Second-quarter results come in above the mark, and Cisco says it's not slowing down

Craig Matsumoto, Editor-in-Chief, Light Reading

February 6, 2007

2 Min Read
Cisco Continues Its Hot Streak

Cisco Systems Inc. (Nasdaq: CSCO) beat estimates for the second quarter and set up some unusually strong forecasts for the next two quarters.

For its second quarter, which ended Jan. 27, Cisco reported net income of $1.9 billion, or 31 cents per share, on revenues of $8.4 billion, compared with profits of $1.4 billion, or 22 cents per share, on revenues of $6.6 billion as reported during the year-ago quarter.

Non-GAAP earnings of 33 cents per share outdid the analyst consensus by 2 cents, as measured by Reuters Research. It's the second quarter in a row that Cisco has reported surprisingly good results. (See Cisco Soars in Q1.)

Cisco predicted 19 to 20 percent growth in the April quarter. That would put third-quarter revenues between $8.7 billion and $8.8 billion, outdoing the $8.56 billion analysts were expecting.

The forecast translates into growth of 15 to 17 percent for "standalone" Cisco -- that is, the part excluding Scientific Atlanta , which was acquired during Cisco's April quarter in 2006.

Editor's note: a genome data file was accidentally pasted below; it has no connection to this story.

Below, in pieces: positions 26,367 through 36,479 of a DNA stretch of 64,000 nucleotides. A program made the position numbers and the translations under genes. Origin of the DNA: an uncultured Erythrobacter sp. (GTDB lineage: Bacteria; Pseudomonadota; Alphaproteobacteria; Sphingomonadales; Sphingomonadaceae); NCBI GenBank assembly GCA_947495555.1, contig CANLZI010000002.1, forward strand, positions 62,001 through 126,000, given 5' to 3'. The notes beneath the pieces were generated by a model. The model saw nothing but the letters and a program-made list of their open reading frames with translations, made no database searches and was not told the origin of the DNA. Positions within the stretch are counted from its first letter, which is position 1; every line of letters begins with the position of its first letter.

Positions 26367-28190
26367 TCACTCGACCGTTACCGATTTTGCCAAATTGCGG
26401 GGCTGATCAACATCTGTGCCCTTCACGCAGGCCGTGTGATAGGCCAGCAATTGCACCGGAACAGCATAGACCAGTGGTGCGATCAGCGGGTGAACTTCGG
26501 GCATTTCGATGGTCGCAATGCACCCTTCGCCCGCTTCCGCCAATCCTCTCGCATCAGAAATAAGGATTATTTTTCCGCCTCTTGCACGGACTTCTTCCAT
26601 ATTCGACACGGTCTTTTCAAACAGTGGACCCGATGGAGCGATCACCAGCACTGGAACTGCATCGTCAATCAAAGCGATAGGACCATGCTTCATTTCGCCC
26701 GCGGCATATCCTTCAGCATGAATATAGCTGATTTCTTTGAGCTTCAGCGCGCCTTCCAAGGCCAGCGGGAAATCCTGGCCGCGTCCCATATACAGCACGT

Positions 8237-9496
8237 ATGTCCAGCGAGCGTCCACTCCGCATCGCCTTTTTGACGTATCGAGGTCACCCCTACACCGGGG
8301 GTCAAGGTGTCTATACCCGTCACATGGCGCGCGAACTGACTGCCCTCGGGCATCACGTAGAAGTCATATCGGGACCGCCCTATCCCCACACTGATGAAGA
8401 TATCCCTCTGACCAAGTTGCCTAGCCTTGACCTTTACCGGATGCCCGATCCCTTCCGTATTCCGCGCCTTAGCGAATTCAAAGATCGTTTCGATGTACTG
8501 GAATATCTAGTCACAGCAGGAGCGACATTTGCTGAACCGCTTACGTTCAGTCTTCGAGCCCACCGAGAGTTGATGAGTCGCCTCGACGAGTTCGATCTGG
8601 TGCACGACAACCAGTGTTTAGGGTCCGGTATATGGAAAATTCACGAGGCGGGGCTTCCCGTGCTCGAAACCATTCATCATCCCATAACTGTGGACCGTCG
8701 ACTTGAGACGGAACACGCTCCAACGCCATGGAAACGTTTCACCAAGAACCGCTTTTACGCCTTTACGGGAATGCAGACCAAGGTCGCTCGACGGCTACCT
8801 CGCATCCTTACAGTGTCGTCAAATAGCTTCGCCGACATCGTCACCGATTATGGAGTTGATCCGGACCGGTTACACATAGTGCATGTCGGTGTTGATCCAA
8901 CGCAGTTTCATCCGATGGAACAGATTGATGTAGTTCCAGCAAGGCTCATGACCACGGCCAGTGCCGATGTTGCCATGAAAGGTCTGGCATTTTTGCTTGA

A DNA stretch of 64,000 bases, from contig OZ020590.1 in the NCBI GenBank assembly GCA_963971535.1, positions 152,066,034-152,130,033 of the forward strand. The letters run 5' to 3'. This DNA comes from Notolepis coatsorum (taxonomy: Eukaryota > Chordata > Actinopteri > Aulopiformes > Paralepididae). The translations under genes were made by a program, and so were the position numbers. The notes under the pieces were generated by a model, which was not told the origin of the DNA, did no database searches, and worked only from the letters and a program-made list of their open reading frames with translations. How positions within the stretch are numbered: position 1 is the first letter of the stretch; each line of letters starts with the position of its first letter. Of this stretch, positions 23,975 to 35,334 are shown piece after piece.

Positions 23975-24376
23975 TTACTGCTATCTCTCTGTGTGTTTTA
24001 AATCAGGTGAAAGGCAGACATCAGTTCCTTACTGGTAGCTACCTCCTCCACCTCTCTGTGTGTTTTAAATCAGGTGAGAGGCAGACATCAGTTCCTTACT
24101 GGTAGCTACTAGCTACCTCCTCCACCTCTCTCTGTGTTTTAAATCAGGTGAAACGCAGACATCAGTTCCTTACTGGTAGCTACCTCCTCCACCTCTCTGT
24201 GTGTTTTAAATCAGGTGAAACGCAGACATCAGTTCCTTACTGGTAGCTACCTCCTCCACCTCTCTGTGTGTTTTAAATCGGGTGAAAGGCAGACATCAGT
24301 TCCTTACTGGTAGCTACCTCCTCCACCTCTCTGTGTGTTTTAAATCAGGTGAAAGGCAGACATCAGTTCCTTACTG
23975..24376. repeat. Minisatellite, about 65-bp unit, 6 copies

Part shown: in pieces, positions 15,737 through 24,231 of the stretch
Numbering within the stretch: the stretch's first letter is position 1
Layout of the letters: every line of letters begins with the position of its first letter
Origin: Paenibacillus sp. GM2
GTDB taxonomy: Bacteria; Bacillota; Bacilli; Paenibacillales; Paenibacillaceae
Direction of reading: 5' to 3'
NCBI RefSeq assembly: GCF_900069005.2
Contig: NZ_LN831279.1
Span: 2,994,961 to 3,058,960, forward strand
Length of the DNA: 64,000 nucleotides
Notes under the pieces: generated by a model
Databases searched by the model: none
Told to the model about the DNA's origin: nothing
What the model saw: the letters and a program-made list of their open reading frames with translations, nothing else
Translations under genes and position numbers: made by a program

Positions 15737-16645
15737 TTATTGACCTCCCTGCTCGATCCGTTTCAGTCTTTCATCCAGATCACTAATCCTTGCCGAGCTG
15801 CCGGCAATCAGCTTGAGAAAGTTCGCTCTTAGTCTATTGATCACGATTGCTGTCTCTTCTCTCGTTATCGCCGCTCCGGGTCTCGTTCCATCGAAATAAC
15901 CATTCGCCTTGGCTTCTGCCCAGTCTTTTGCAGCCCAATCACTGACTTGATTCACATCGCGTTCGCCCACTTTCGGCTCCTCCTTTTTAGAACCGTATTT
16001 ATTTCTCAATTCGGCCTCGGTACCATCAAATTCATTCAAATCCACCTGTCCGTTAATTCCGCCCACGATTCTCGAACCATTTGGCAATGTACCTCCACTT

That's well above the 10 to 15 percent prediction that normally conservative Cisco set for its long-term expectations, CEO John Chambers noted during the company's conference call today.

"We are probably going to maintain the aggressive guidance, staying in the mid-teens in Q4," Chambers said.

Cisco shares were up $1.50 (5.5%) to $28.78 in early after-hours trading.

What's going right? As he's done in recent months, Chambers pointed to the long-term strategies Cisco set in place three to seven years ago, when the company began placing bets on networking becoming an integral part of most businesses. This year of good numbers is the result of those plans, he said.

The "advanced technologies" -- potential $1 billion businesses such as home networking and security -- continued to fuel Cisco's growth. While routing and switching grew 18 percent and 13 percent, respectively, from the previous year, advanced technologies grew 23 percent, not including Scientific Atlanta.

Storage led all advanced technologies in growth, with sales 45 percent higher than the previous year. Wireless recorded growth in the "mid-20s," Chambers said.

And Scientific Atlanta is a star, with sales growing "well above 20 percent" compared with the previous year, Chambers said. Scientific Atlanta contributed $639 million in revenues during the quarter.

Cisco's optical business has been kicked out of the advanced technologies fold, but Chambers noted that that group saw 40 percent growth during the quarter. (See Cisco Rallies in Q2, Hides Optical.)

— Craig Matsumoto, West Coast Editor, Light Reading

About the Author(s)

Craig Matsumoto

Editor-in-Chief, Light Reading

Yes, THAT Craig Matsumoto – who used to be at Light Reading from 2002 until 2013 and then went away and did other stuff and now HE'S BACK! As Editor-in-Chief. Go Craig!!

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